SpyParty interview: New characters, Early Access

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The spy and the sniper are the worst classes to be killed by in Team Fortress 2. Both strike without warning: the spy stabs you in the back and the sniper pegs you from across the map. Either way, you never see it coming. SpyParty is a multiplayer game about one sniper facing off against one spy, and though it’s unrelated to Team Fortress 2 it feels like it’s setting those two specific jerks against each other. I hate both, so it’s a reverse Alien Vs. Predator situationwhoever loses, I win.

The spy enjoys a cocktail party while covertly performing several changing missions, perhaps bugging an ambassador and swapping two small statues, pretending to be a computer-controlled NPC the whole time. Meanwhile, the red lasersight of the sniper’s rifle passes over the guests, trying to spot the tells that give away a human-controlled spy. The spy has a time limit. The sniper has one bullet. They share rising tension.

SpyParty is currently in paid beta. Designer Chris Hecker and artist John Cimino are still tinkering with the game, and they’ve just announced the addition of five new characters for the spy to choose from: twin doctors differentiated only by their jewelry, a Mexican billionaire in a cowboy hat, a rocker in leather and leopard print modeled on Hecker’s girlfriend, a Sikh in a tuxedo, and a lady socialite in green. The gorgeous designs of these characters, color-coded and with distinct silhouettes like suspects in Clue, makes me want to like them. But I know better. Any one of them could be a spy in a flimsy mask, ready to plunge a knife in my back.


When you’re dreaming up characters are you thinking, ‘Who would it be fun to murder?’ Do you see people in the street and go ‘I’m putting you into my game so you get shot’?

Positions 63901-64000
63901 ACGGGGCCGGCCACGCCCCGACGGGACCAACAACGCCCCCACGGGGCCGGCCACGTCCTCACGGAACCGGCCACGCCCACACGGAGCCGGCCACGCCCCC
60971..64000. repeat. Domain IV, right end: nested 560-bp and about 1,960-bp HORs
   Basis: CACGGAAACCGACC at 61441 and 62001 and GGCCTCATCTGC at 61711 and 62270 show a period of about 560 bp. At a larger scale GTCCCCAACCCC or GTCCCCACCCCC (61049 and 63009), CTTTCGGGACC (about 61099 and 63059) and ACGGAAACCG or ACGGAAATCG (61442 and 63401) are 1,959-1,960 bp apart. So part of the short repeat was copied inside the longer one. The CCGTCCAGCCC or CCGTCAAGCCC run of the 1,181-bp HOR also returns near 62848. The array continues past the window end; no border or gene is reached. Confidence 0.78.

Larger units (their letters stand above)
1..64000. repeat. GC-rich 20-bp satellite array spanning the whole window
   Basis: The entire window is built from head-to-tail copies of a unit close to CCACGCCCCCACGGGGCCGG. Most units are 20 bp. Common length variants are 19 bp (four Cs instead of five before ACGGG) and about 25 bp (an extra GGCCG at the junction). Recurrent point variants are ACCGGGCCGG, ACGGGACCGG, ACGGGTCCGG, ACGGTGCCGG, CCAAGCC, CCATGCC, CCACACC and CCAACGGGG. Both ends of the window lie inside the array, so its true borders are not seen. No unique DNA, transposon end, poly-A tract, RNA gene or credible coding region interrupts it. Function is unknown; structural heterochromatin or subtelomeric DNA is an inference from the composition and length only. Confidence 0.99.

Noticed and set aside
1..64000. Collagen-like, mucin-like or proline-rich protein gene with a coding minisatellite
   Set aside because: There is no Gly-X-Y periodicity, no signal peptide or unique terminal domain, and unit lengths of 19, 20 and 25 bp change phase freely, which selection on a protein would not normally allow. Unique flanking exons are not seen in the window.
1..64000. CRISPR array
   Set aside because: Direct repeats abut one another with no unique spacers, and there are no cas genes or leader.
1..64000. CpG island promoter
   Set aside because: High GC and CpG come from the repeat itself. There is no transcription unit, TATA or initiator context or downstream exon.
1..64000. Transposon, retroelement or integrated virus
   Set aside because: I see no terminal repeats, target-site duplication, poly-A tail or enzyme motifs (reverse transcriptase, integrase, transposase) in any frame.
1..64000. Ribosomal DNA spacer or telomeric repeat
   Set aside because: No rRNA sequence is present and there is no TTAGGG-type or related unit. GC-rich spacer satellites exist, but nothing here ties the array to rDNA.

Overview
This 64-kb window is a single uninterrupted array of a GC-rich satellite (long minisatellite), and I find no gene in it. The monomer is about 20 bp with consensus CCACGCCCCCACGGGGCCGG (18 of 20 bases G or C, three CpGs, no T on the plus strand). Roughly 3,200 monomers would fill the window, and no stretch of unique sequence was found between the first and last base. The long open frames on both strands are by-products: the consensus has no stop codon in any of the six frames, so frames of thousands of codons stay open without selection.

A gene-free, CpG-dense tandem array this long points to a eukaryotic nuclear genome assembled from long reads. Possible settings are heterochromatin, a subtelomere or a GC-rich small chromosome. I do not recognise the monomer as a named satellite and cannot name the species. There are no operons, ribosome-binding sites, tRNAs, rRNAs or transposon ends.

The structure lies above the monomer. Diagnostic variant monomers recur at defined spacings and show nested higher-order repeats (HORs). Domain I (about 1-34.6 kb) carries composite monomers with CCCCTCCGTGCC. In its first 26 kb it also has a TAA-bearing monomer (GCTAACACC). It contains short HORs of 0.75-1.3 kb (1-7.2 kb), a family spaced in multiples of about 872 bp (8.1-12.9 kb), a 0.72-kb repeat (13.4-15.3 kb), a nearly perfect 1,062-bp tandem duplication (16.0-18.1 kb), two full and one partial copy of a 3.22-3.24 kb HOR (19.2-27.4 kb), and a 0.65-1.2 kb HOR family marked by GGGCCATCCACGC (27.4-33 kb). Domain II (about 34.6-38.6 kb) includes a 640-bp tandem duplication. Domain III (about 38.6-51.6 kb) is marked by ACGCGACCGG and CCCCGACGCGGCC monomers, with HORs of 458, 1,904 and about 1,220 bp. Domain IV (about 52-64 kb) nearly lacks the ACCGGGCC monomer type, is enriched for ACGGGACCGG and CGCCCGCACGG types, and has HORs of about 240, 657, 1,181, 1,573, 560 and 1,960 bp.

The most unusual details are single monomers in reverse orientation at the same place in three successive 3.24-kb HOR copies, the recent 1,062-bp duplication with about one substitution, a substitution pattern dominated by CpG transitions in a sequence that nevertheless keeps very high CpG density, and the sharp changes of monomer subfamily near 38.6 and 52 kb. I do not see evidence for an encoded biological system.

Chris Hecker: Actually, the death part is such a minor part of the game in terms of the actual time spent doing it, compared to staring at them walking around and talking, it’s more like ‘who would look really cool at this high society party?’ We try to make the death animations funny and absurd, since they’re the release of all the tension in the game, but mostly when choosing people we want to make a really cool-looking diverse cast, with lots of types of people you don’t normally see in video games. We’re lucky because SpyParty’s game design allows you to play an elderly woman or a guy in a wheelchair without it feeling forced, it’s just totally natural that person could be at a fancy cocktail party, so it just works, and their various characteristics, like walk speed, height, and whatnot make them better and worse at some of the actions, which integrates really well with the meta... ‘the Spy would never pick the slow walking older lady because she can’t get around well enough’ becomes, ‘wait, or would he, because he thinks I think he wouldn’t...?’

With the look of these new characters, is there an era of spy fiction you’re aiming to evoke? Would they be playing baccarat with a specific James Bond, or are they timeless?

CH: We’re always going for timeless. We want there to be aspects of different eras living in the same space simultaneously, so one person uses a pocket watch while another person uses a mobile phone, but I never want it to feel like the game is in a specific time or place.

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If the spy is Mr. K, the Sikh, will it be possible for them to accept an alcoholic drink from the waiter and give themselves away?

CH: Does he look like he’d make a newbie tradecraft mistake like that? Seriously though, the new characters all have their own specific drink shape so their animations will line up. Eventually you’ll be able to bring people drinks, and so I’ll have to figure out how to handle that... I’ll probably make it so you can’t bring somebody the wrong drink, but it could be interesting if you could and they’d have to reject it...

Does your girlfriend know Ms. L is based on her, and if so how does she feel about it?

CH: Yes, and her comment was, ‘I would never wear that shirt.’ From that, I judge that John did a good job with the likeness.


There’s something very ‘board game’ about the characters—like characters in Clue or Guess Who they all have visual hooks that make them instantly recognizable. Were board games part of your inspiration?

CH: Certainly Clue was an inspiration, at least some of the years. They’ve gone through a ton of different art styles on that game through the decades, but the ‘illustrative’ style we went with was definitely influenced by an old Clue box I have that looks like it was done by the classic Saturday Evening Post illustrators, like Leyendecker. More on that style is here.